System memory 1020 may be configured to store program instructions and/or data accessible by processor 1010. System memory 1020 may include tangible a non-transitory storage medium for storing program instructions and other data thereon. In various embodiments, system memory 1020 may be implemented using any suitable memory technology, such as static random access memory (SRAM), synchronous dynamic RAM (SDRAM), nonvolatile/Flash-type memory, or any other type of memory. In the illustrated embodiment, program instructions and data implementing desired functions, such as those described above for time-alignment methods, are shown stored within system memory 1020 as program instructions 1025 and data storage 1035, respectively. In other embodiments, program instructions and/or data may be received, sent or stored upon different types of computer-accessible media or on similar media separate from system memory 1020 or computer system 1000. Generally speaking, a computer-accessible medium may include storage media or memory media such as magnetic or optical media, e.g., disk or CD/DVD-ROM coupled to computer system 1000 via I/O interface 1030. Program instructions and data stored via a computer-accessible medium may be transmitted by transmission media or signals such as electrical, electromagnetic, or digital signals, which may be conveyed via a communication medium such as a network and/or a wireless link, such as may be implemented via network interface 1040.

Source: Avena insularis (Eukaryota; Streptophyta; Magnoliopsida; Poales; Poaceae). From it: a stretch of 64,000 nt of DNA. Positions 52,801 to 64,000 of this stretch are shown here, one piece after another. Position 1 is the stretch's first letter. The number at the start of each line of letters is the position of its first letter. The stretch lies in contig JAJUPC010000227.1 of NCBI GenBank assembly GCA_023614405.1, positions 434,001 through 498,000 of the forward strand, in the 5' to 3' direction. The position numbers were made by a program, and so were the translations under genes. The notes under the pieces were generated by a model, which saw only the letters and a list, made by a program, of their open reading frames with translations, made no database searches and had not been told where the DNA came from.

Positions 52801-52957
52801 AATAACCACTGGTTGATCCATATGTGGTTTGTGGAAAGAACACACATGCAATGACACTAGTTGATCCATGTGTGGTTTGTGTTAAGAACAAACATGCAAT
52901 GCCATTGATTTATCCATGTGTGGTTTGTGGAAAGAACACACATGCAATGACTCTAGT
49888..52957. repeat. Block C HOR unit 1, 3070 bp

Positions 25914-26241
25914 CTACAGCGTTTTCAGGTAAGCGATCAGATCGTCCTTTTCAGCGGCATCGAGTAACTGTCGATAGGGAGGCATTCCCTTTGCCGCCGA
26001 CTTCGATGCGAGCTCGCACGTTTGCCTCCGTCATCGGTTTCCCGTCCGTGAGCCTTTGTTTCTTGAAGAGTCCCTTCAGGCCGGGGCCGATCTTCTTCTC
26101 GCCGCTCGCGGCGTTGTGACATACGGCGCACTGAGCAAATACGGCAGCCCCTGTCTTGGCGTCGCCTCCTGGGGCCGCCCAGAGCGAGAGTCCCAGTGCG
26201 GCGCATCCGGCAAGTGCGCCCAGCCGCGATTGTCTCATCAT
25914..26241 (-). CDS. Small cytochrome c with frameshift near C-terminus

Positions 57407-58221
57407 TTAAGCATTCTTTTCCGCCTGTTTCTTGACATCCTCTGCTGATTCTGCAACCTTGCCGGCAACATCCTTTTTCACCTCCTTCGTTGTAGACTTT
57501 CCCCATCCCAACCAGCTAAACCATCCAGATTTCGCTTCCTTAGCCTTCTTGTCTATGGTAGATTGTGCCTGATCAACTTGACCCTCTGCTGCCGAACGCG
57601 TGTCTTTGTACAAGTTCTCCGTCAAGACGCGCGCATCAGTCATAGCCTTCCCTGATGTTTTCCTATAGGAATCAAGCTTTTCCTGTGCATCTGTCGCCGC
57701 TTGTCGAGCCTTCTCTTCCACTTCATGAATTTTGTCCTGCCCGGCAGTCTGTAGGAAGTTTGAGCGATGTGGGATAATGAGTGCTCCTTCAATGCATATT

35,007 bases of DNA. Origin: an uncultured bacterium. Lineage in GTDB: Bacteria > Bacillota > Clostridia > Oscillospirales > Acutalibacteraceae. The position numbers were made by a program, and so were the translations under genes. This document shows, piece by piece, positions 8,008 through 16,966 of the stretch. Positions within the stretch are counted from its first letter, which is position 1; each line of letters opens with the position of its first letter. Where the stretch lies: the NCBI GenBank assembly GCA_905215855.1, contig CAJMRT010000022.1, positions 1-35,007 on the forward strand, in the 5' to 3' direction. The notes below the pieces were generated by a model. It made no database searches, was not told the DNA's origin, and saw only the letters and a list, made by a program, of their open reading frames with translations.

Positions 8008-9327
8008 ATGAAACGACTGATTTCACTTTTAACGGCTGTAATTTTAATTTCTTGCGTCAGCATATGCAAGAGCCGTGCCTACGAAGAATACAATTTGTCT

In one embodiment, I/O interface 1030 may be configured to coordinate I/O traffic between processor 1010, system memory 1020, and any peripheral devices in the device, including network interface 1040 or other peripheral interfaces, such as input/output devices 1050. In some embodiments, I/O interface 1030 may perform any necessary protocol, timing or other data transformations to convert data signals from one component (e.g., system memory 1020) into a format suitable for use by another component (e.g., processor 1010). In some embodiments, I/O interface 1030 may include support for devices attached through various types of peripheral buses, such as a variant of the Peripheral Component Interconnect (PCI) bus standard or the Universal Serial Bus (USB) standard, for example. In some embodiments, the function of I/O interface 1030 may be split into two or more separate components. In addition, in some embodiments some or all of the functionality of I/O interface 1030, such as an interface to system memory 1020, may be incorporated directly into processor 1010.